What We’re Hearing

 

wordle

What We’re Hearing

Discussions, brown bag lunches, initiatives, interactive displays and fairs have all contributed to emerging themes around why community engagement is important for UBC, principles, and recommended actions. There is an open door for further engagement.

In the past year, we have asked many people why they value community-university engagement. The following statements are based on what we have heard to date. For an expanded pdf version, see

Draft Imperative and Principles for Community Engagement


Why do you value community-university engagement?

So far themes we’ve heard are…

Engagement enriches education.
Through community engagement, students become more aware and involved citizens, apply learning, gain valuable experience, and contribute to society.

Everyone brings knowledge and expertise.
All communities have valuable expertise and assets to share. Community-university connections help break down barriers and share diverse knowledge.

Together we can do more.
The combined experiences, expertise and knowledge from academic researchers and communities are needed to address the salient questions of our time.

UBC is a public institution.
As a public institution, it is UBC’s responsibility to listen to, learn from and work with communities, and to use UBC’s assets for the common good. CE is beneficial to UBC and builds the university’s social capital.


What shared principles can we agree on to guide community-university engagement?

Many university and community groups have established principles to guide their engagement activities. Learning from what exists, there is an opportunity to build a common set of overarching principles to inform community engagement at UBC.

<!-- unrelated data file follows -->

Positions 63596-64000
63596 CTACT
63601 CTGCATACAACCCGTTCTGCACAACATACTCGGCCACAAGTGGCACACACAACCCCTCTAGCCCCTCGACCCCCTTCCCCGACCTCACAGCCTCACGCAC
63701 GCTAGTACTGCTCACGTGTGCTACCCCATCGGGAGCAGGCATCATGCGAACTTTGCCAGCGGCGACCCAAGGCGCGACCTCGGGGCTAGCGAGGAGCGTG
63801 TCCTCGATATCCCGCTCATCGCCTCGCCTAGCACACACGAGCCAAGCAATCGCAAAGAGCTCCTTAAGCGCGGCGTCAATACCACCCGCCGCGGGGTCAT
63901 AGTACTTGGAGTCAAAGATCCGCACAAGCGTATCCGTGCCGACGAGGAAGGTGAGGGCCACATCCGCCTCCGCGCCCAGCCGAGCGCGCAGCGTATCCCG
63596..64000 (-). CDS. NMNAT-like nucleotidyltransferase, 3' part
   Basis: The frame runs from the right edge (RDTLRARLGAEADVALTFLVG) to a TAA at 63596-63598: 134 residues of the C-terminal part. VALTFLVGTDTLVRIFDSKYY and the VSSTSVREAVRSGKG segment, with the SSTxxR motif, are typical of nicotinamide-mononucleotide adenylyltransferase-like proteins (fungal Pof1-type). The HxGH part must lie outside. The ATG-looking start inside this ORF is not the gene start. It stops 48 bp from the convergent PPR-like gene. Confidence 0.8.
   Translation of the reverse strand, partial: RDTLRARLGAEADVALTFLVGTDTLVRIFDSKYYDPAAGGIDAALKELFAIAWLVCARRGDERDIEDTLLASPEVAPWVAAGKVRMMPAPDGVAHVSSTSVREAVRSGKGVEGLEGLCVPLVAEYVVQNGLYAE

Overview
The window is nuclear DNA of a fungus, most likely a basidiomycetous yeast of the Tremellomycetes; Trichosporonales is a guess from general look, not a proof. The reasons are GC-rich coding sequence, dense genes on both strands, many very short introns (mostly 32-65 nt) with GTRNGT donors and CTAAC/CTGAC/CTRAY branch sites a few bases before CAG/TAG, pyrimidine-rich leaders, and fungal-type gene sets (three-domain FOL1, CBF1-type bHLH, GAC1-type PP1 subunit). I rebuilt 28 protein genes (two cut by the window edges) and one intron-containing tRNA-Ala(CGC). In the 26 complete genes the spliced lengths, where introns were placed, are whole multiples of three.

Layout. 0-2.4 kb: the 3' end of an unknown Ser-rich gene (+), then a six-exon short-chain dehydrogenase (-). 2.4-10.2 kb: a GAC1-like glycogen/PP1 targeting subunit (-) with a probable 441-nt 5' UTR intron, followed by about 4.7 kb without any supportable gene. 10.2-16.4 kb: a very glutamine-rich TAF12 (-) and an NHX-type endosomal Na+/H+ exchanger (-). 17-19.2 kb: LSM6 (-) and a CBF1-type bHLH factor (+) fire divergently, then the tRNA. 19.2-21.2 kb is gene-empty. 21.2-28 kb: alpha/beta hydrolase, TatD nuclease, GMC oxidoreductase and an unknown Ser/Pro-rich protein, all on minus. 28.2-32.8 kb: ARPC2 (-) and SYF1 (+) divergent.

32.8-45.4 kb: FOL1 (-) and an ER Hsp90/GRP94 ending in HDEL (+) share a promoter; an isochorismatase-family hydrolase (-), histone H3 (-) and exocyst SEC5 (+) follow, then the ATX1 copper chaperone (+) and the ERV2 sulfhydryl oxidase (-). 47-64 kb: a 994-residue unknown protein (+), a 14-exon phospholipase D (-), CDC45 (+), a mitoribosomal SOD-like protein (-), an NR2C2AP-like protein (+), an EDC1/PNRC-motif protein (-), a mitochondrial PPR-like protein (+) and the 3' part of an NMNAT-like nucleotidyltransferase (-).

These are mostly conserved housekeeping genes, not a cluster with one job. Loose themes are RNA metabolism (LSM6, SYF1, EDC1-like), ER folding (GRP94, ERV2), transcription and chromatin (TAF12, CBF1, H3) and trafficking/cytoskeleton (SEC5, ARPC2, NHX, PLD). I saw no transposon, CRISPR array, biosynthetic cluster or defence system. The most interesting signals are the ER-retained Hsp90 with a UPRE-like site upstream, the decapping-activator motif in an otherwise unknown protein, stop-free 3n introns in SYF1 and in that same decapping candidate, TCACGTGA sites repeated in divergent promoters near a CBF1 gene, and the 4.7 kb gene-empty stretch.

Some of the principles we’ve heard to date include:

Reciprocity:
In a context of relationships and trust, engagement results in value for all. Value will be different depending on the community and relationship.

Flexibility / Openness to learn:
Building relationships means listening, learning, and adapting approaches throughout. It is important to admit and address mistakes.

Transparency:
Engagement involves a commitment to clear, honest conversations about process, ownership, access and motivation.

Respect differences:
Engagement is built on respect for the different knowledges, experiences, and contexts of individuals and communities within and beyond UBC.


What one thing would strengthen how UBC engages with communities?

Activities large and small will build UBC’s culture of community engagement. We have heard many ideas for what those activities might be.

One priority area so far is making UBC more accessible to communities. There are many ways that can happen, including:

More dialogues, events and public programming

Incentives, awards and financial support for community engagement

Training and resources for students, faculty and community partners

Ask, listen and respond to community needs